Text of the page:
New treatment for COVID-19 patients


FCMH: Treatment option available for high risk patients

The Record-Herald



The infusion room at Fayette County Memorial Hospital for the new COVID infusion treatments.

The infusion room at Fayette County Memorial Hospital for the new COVID infusion treatments.


Photos courtesy of FCMH

FCMH phlebotomist Beverly McDowell, donning proper PPE as she prepares to enter a COVID positive patient room.


Photos courtesy of FCMH

FCMH Pharmacy Director Zach Camp preparing an infusion prescription using the isolation hood.


Photos courtesy of FCMH

There is a new treatment option available at Fayette County Memorial Hospital (FCMH) to aid COVID-19 patients who are considered to be at high risk for progressing to severe COVID-19 and risk of hospitalization.

The drug Bamlanivimab has received emergency use authorization for the treatment of mild to moderate COVID-19 disease in adults and pediatric patients.

To receive the drug a patient must be referred to the FCMH Surgery Center by a provider – this can be an established provider, a visit to an urgent care like the FCMH Same Day Care or by a provider in the emergency department.

The patient must also meet at least two of the following high risk criteria:

· Body mass index greater than 35

· Chronic kidney disease

· Diabetes

· Over the age of 65

· Over the age of 55 and have either cardiovascular disease, hypertension or chronic obstructive pulmonary disease (COPD)

“The drug is administered via a one-time infusion. The process takes roughly two hours and is completed through the FCMH Surgery Center,” said FCMH Pharmacy Director Zach Camp. “The infusions we are using were created based off of the convalescent plasma that contains antibodies.”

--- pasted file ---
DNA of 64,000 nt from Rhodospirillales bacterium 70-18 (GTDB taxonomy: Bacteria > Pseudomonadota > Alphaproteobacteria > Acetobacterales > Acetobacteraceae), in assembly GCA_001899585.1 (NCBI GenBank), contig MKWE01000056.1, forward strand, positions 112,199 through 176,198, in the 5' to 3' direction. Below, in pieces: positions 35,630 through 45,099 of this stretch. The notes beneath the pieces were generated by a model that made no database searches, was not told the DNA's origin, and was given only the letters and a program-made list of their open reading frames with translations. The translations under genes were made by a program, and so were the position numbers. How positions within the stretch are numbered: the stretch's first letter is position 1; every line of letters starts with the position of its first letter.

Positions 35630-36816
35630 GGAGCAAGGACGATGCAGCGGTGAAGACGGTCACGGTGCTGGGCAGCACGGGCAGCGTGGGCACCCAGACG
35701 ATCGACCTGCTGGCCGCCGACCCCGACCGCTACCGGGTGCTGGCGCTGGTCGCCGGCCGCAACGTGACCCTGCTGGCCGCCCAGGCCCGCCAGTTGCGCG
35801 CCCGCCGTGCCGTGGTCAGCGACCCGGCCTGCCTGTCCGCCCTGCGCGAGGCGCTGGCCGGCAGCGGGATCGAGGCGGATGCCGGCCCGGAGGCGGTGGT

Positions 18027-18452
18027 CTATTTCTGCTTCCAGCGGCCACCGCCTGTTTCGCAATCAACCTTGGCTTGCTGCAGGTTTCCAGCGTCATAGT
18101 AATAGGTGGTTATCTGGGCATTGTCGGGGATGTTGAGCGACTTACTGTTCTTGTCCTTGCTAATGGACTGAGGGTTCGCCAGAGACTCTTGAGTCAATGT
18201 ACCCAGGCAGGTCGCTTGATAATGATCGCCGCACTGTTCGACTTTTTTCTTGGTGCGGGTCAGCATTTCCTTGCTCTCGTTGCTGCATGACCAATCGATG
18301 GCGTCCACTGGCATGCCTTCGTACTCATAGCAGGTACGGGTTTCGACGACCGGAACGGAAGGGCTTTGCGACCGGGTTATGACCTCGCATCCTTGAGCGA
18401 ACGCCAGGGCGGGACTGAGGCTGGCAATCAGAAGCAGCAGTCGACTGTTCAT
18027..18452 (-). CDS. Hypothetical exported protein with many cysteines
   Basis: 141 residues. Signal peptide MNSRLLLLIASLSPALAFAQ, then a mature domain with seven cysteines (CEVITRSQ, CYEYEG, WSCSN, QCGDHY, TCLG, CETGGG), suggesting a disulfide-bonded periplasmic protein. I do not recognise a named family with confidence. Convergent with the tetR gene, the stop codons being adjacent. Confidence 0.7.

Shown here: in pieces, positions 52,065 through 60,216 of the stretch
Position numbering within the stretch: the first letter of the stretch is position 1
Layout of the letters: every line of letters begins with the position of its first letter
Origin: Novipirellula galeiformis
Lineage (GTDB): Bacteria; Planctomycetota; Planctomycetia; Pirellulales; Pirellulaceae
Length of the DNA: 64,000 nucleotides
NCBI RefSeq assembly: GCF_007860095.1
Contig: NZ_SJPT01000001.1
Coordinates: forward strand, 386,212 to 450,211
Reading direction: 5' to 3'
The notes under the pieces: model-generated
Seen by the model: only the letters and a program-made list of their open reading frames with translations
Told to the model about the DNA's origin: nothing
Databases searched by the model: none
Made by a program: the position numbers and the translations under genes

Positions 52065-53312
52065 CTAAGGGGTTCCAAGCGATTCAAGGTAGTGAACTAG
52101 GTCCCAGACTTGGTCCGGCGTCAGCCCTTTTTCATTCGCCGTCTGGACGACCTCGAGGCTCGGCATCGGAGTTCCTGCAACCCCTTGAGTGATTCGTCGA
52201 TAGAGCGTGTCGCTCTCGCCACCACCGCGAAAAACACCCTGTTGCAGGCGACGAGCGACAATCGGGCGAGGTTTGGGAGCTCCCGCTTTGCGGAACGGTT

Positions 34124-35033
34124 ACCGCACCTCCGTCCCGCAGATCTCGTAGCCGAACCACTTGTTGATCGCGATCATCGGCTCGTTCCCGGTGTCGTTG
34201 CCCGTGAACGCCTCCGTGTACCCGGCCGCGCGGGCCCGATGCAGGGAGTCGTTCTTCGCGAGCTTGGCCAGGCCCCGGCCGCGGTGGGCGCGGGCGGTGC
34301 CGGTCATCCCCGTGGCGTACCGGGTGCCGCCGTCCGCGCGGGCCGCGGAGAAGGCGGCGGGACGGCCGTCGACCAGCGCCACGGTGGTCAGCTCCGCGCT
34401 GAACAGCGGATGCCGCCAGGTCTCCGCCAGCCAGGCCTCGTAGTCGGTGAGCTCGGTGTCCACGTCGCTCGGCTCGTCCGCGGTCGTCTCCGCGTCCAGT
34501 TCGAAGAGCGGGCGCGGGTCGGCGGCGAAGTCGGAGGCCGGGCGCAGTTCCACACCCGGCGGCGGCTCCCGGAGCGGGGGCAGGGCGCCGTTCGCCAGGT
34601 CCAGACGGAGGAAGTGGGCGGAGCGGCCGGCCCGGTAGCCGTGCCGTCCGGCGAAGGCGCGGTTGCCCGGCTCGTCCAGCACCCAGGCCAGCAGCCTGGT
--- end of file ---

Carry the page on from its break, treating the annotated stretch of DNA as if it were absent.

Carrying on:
Camp noted that since this is a newly-approved drug, there are not a lot studies available, and most are ongoing, but what he has seen to date show that the drug could assist in lowering the viral load.

Just as PPEs are put on allocation from vendors, Bamlanivimab is allocated to each state by the federal government on a weekly basis and is distributed proportionally based on confirmed hospitalizations and COVID-10 cases in each state.

According to Camp, the Ohio Department of Health is then responsible for allocating the drug to the individual care sites.

“Curbside lab testing, telehealth visits and other modifications have become the norm for us this year,” said FCMH CEO Mike Diener. “Our staff continues to provide the best possible care to all of our patients, and this is a great example of another service we are implementing to help the community at this unique time.”

The infusion room at Fayette County Memorial Hospital for the new COVID infusion treatments.
https://www.recordherald.com/wp-content/uploads/sites/27/2020/12/web1_20201210_144520.jpgThe infusion room at Fayette County Memorial Hospital for the new COVID infusion treatments. Photos courtesy of FCMH

FCMH phlebotomist Beverly McDowell, donning proper PPE as she prepares to enter a COVID positive patient room.
https://www.recordherald.com/wp-content/uploads/sites/27/2020/12/web1_20201210_144341.jpgFCMH phlebotomist Beverly McDowell, donning proper PPE as she prepares to enter a COVID positive patient room. Photos courtesy of FCMH

FCMH Pharmacy Director Zach Camp preparing an infusion prescription using the isolation hood.
https://www.recordherald.com/wp-content/uploads/sites/27/2020/12/web1_20201210_144036.jpgFCMH Pharmacy Director Zach Camp preparing an infusion prescription using the isolation hood. Photos courtesy of FCMH
FCMH: Treatment option available for high risk patients

The Record-Herald